through the gift of the Spirit. Joy is precisely one of the fruits of the Holy Spirit(cf.
Rom 14:17; Gal 5:22).
57. Therefore, if we wish to rediscover the full meaning of Sunday, we must
rediscover this aspect of the life of faith. Certainly, Christian joy must mark the
whole of life, and not just one day of the week. But in virtue of its significance as the
day of the Risen Lord, celebrating God's work of creation and "new creation",
Sunday is the day of joy in a very special way, indeed the day most suitable for
learning how to rejoice and to rediscover the true nature and deep roots of joy. This
joy should never be confused with shallow feelings of satisfaction and pleasure,
which inebriate the senses and emotions for a brief moment, but then leave the
heart unfulfilled and perhaps even embittered. In the Christian view, joy is much
more enduring and consoling; as the saints attest, it can hold firm even in the dark
night of suffering. (103) It is, in a certain sense, a "virtue" to be nurtured.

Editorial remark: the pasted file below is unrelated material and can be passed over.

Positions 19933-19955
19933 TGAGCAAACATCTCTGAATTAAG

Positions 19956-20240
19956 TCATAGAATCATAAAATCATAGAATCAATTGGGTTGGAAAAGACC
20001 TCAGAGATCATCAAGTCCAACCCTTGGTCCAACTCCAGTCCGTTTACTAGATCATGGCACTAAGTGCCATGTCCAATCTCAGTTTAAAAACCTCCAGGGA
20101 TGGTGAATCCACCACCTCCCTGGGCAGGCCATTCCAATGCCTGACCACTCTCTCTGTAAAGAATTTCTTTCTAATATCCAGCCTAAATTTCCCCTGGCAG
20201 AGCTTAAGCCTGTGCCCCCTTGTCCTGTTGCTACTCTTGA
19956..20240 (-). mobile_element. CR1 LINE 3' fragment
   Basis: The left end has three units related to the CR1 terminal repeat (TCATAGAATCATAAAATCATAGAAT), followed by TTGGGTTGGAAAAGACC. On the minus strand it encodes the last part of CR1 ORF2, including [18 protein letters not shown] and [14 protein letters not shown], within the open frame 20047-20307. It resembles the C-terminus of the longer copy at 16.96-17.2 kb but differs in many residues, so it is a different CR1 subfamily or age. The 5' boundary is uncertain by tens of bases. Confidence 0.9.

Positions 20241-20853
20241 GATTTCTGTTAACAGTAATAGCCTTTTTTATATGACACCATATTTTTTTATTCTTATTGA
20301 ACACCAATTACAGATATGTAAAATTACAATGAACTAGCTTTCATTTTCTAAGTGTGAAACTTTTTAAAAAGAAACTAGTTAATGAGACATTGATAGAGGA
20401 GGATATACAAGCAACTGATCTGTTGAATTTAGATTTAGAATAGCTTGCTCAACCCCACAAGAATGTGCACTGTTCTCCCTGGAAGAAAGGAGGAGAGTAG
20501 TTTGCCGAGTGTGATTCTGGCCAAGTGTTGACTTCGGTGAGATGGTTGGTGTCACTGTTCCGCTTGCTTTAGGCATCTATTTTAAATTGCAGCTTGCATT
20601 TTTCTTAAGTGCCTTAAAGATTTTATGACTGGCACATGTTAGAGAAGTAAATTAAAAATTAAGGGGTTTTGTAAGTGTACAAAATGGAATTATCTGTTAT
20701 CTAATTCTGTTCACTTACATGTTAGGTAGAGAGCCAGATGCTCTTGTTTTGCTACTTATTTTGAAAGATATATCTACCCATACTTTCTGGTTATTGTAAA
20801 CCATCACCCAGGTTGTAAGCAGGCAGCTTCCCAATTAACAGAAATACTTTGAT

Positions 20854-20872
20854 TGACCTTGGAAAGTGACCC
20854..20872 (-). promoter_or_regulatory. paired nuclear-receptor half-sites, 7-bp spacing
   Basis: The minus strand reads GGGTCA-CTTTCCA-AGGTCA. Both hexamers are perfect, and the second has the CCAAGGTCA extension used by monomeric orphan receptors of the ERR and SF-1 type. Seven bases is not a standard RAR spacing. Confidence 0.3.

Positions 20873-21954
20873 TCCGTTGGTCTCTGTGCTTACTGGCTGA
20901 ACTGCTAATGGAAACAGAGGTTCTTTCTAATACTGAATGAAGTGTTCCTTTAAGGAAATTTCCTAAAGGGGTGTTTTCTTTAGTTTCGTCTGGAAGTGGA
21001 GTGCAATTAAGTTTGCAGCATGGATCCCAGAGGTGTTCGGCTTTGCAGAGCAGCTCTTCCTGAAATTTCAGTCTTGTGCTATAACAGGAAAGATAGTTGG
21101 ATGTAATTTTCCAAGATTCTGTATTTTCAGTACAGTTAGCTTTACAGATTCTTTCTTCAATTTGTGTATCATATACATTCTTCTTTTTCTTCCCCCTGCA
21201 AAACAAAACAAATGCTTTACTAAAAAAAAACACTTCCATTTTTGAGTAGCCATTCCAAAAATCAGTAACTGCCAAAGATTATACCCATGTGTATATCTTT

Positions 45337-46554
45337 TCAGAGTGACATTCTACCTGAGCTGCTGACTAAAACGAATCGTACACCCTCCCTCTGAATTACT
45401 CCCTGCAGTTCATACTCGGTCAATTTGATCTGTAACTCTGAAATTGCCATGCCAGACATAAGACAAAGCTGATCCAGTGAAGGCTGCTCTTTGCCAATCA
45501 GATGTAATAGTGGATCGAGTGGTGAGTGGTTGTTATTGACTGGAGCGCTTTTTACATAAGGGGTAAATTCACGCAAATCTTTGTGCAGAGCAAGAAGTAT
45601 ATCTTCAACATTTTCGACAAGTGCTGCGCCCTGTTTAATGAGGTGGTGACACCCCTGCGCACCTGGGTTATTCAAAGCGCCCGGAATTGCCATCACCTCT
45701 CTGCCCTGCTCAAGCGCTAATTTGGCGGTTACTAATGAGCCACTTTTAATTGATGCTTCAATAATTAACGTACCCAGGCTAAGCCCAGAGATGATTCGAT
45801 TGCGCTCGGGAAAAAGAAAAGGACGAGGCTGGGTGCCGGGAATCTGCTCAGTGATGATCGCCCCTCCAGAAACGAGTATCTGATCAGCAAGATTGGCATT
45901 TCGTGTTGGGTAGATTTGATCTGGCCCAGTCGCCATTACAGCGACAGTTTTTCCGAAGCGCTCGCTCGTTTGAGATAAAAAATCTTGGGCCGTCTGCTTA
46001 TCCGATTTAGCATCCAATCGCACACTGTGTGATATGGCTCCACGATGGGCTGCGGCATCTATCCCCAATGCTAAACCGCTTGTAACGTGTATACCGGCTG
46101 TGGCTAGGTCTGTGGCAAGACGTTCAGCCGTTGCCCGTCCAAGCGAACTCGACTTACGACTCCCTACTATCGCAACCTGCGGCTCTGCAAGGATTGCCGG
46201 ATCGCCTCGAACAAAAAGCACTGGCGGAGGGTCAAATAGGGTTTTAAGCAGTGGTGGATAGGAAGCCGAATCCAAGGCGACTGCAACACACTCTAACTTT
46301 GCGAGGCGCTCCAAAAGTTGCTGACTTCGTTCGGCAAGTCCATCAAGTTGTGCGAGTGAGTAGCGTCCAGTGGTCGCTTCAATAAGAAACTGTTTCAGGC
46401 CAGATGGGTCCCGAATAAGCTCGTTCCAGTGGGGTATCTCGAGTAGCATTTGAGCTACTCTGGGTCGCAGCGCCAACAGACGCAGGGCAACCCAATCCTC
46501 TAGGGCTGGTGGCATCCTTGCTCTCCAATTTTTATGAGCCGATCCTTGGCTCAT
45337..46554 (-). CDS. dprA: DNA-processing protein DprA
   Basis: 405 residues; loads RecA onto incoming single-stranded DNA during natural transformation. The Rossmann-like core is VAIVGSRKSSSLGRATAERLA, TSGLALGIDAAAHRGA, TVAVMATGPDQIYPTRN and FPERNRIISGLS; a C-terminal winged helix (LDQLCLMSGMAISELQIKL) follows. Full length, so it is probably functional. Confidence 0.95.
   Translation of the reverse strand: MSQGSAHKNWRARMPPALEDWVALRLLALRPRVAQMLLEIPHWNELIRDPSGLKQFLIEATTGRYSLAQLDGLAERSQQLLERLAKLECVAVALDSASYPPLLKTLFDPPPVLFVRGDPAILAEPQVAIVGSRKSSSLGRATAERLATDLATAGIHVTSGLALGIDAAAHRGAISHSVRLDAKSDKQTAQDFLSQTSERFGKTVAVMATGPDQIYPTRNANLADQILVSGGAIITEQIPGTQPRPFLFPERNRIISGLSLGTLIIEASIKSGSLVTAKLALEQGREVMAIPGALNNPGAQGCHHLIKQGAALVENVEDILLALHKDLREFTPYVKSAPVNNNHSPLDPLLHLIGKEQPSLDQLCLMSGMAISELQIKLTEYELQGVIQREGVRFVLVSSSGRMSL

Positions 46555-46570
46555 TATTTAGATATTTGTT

58. Yet there is no conflict whatever between Christian joy and true human joys,
which in fact are exalted and find their ultimate foundation precisely in the joy of the
glorified Christ, the perfect image and revelation of man as God intended. As my
revered predecessor Paul VI wrote in his Exhortation on Christian joy: "In essence,
Christian joy is a sharing in the unfathomable joy, at once divine and human, found
in the heart of the glorified Christ". (104) Pope Paul concluded his Exhortation by
asking that, on the Lord's Day, the Church should witness powerfully to the joy
experienced by the Apostles when they saw the Lord on the evening of Easter. To
this end, he urged pastors to insist "upon the need for the baptized to celebrate the
Sunday Eucharist in joy. How could they neglect this encounter, this banquet which
Christ prepares for us in his love? May our sharing in it be most worthy and joyful! It
is Christ, crucified and glorified, who comes among his disciples, to lead them all
together into the newness of his Resurrection. This is the climax, here below, of
the covenant of love between God and his people: the sign and source of Christian
joy, a stage on the way to the eternal feast". (105) This vision of faith shows the
Christian Sunday to be a true "time for celebration", a day given by God to men and
women for their full human and spiritual growth.
TOMORROW: Part Twelve of Dies Domini: Chapter Four, DIES HOMINIS Sunday: Day of Joy, Rest and Solidarity part two.